SymptomsBy Mayo Clinic staff
Depending on the location and type of spinal tumor, various signs and symptoms can develop, especially as a tumor grows and affects your spinal cord or on the nerve roots, blood vessels or bones of your spine. Spinal tumor symptoms may include:
- Back pain, often radiating to other parts of your body
- Loss of sensation or muscle weakness, especially in your arms or legs
- Difficulty walking, sometimes leading to falls
- Decreased sensitivity to pain, heat and cold
- Loss of bowel or bladder function
- Paralysis that may occur in varying degrees and in different parts of your body, depending on which nerves are compressed
Back pain is a common symptom of both noncancerous and cancerous spinal tumors. Pain may also spread beyond your back to your hips, legs, feet or arms and may become more severe over time in spite of treatment.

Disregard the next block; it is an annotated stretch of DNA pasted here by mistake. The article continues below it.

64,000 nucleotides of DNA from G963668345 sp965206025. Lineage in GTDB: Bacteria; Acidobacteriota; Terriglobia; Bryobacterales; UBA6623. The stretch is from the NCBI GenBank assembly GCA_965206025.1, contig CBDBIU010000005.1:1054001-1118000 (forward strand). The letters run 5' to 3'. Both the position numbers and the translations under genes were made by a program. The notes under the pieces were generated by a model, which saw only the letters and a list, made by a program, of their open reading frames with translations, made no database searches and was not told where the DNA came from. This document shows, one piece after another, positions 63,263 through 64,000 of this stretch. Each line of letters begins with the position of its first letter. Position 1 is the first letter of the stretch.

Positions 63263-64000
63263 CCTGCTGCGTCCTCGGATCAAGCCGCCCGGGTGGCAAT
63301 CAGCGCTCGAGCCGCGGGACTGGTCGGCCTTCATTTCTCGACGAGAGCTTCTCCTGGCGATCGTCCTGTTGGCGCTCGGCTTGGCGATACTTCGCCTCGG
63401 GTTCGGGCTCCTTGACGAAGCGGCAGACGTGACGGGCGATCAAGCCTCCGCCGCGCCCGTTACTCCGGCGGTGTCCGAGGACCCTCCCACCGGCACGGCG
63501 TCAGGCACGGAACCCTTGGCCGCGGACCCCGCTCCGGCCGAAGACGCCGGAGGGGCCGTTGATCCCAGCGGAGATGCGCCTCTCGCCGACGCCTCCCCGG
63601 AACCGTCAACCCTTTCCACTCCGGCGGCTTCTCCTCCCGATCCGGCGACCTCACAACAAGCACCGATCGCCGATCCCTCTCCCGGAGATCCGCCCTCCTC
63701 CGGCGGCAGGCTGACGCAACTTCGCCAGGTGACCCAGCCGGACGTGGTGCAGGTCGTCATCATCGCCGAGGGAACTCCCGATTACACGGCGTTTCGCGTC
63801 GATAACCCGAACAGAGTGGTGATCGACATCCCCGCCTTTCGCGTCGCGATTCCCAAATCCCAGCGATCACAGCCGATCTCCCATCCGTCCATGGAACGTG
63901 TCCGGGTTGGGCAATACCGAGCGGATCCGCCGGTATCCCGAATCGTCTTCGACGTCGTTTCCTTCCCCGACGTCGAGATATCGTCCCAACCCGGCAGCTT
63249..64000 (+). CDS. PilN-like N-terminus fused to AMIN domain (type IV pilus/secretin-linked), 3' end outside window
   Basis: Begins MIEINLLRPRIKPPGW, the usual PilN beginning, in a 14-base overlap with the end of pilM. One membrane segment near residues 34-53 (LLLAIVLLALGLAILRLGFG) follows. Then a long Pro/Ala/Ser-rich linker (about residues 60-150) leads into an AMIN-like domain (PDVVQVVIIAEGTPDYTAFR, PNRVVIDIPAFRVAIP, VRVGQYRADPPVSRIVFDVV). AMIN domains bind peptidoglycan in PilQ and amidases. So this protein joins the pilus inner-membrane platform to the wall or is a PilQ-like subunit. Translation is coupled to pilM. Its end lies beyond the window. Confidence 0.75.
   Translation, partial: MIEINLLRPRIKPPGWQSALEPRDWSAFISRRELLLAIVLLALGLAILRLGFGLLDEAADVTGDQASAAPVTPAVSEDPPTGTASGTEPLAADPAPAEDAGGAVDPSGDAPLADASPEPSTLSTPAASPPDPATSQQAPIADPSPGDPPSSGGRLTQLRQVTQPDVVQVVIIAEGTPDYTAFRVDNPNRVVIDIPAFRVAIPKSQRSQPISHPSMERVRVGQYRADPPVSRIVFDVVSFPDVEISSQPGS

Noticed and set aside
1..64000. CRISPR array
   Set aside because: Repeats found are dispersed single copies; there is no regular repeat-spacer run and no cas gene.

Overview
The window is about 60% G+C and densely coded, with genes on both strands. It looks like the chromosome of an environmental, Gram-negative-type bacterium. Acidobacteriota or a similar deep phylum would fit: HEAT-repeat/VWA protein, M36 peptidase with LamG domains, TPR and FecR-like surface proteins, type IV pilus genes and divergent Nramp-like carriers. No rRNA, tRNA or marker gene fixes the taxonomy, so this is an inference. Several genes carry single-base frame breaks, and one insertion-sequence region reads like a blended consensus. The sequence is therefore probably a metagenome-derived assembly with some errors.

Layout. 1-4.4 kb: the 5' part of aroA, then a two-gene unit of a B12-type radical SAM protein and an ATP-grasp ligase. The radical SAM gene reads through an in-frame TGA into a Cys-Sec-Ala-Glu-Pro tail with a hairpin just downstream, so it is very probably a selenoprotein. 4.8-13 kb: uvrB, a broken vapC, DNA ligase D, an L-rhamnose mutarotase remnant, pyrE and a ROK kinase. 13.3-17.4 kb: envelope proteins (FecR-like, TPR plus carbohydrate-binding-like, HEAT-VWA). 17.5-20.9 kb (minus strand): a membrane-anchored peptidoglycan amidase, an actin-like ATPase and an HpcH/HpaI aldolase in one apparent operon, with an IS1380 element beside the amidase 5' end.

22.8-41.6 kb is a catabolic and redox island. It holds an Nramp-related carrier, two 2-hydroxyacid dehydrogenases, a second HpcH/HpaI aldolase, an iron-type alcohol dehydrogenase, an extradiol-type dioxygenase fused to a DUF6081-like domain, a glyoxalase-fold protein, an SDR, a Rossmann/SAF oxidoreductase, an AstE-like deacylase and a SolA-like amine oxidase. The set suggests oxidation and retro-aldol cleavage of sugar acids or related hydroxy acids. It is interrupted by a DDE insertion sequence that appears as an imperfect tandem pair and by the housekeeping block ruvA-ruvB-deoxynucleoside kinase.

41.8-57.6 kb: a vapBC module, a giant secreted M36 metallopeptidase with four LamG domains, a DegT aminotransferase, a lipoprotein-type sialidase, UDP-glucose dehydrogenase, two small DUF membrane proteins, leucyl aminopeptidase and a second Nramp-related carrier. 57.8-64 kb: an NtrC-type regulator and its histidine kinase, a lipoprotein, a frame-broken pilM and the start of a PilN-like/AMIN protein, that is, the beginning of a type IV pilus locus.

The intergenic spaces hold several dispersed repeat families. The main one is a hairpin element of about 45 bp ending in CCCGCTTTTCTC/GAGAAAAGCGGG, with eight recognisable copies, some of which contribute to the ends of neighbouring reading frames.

Spinal tumors progress at different rates. In general, cancerous spinal tumors grow more quickly, whereas noncancerous spinal tumors tend to develop very slowly.
When to see a doctor
There are many causes of back pain, and most back pain isn't caused by a spinal tumor. But because early diagnosis and treatment are important for spinal tumors, see your doctor about your back pain if:
- It's persistent and progressive
- It's not activity related
- It gets worse at night
- You have a history of cancer and develop new back pain
Seek immediate medical attention if you experience:
- Progressive muscle weakness or numbness in your legs
- Changes in bowel or bladder function
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